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Ira Aldridge, A Great American Negro Actor of the Past Century
			
116               THE A. M. E. REVIEW.

theatre, and followed the drama as if it had been a real trans-
action.
    "The scene in the third act, when the sentiment of jeal-
ousy is roused in the ferocious Moor, is the triumph of Ald-
ridge. At the first word of the wily insinuation you see his eye
kindle; you feel the tears in his voice when he questions lago,'
then the deep sobs which stifle it; and finally, when he is per-
suaded that his wretchedness is complete, a cry of rage, or
rather a roar like that of a wild beast, starts from his abdo-
men.  I still seem to hear that cry; it chilled us with fear and
made every spectator shudder.  Tears wet his cheeks: his
mouth foamed and his eyes flashed fire. I have never seen an
artist identify himself so perfectly with the character which
he represents.  An actor told me he saw him sob some mo-
ments after his exit from the scene."
    A correspondent of the New York Herald, writing of the
same performance, says: "An American  Negro, named Ira
Aldridge, has been performing at the Imperial Theatre in sev-
eral of Shakespeare's pieces and has met with great applause.
His principal character, of course, is 'Othello;' and he portrays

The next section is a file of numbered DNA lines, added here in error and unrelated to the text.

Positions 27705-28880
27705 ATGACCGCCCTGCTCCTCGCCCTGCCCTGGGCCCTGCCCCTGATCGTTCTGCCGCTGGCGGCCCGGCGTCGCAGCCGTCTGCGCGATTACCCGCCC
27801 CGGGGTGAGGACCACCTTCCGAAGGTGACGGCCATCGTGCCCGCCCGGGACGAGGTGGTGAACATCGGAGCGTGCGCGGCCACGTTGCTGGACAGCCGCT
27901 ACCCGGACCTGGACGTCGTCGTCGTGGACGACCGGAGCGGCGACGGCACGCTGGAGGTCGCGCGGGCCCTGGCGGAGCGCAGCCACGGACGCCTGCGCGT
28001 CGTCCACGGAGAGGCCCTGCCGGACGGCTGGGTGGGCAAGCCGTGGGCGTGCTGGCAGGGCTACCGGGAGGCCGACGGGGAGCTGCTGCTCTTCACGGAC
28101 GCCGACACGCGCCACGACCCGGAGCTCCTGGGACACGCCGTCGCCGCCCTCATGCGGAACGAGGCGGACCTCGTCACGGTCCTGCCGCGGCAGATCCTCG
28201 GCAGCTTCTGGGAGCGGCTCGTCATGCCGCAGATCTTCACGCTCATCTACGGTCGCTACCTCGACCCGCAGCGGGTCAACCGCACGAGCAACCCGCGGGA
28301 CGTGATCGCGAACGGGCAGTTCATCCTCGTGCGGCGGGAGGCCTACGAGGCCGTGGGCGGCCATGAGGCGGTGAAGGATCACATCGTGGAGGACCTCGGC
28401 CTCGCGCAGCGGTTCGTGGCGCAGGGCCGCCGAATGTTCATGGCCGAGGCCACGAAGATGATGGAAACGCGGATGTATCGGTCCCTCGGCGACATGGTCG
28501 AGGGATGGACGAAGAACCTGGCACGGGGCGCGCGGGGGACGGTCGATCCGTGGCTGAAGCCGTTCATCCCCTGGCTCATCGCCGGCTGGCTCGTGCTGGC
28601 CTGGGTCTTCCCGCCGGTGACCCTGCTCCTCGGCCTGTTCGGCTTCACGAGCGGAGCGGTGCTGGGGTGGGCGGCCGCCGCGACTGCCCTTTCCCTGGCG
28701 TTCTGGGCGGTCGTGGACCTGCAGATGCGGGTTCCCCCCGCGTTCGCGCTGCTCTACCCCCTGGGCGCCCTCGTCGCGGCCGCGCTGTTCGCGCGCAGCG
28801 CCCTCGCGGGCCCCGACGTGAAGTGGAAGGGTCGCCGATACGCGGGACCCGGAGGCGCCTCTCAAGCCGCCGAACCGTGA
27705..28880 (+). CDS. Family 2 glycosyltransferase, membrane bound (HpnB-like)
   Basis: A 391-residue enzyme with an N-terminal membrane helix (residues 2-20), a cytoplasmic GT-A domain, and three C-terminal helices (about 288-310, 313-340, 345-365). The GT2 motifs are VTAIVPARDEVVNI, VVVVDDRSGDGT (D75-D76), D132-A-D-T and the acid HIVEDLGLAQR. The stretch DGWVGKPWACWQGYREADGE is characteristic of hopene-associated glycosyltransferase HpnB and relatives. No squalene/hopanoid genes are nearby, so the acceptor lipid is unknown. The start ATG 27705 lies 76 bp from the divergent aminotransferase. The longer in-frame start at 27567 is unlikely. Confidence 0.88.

the jealous African with such truth and energy that even those
amateurs who recollect our great Russian tragedian. Karatu-
gin, acknowledge the superiority of his sable successor."
    Mr. Aldridge married a Swedish lady of noble birth, tal-
ented in music; and from this union there were born one son
Ira F. Aldridge, and two daughters, Amanda Ira Aldridge and
Luranah Aldridge. The father died in the midst of an illus-
trious career in Lodez, Poland, in 1867; and the son did  not
long survive him.  The mother and two daughters are living
quietly in London supporting themselves by their music. It
was in their home that I received the inspiration and the facts
necessary to write this article.
    The eldest daughter, Miss Amanda Ira Aldridge, is a com-
poser of some note and a teacher of music, bearing the follow-
ing most interesting certificate:

      "Moreton Garden, South Kensington, June 25, 1887.
    "I hereby certify that Miss Amanda Ira Aldridge, having
been elected to a scholarship at the Royal College of Music at




			
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African Methodist Episcopal Church Review, Vol. 29, Num. 2

Ira Aldridge, A Great American Negro Actor of the Past Century

G.

Volume:  29
Issue Number:  02
Page Number:  113
Date:  10/1912


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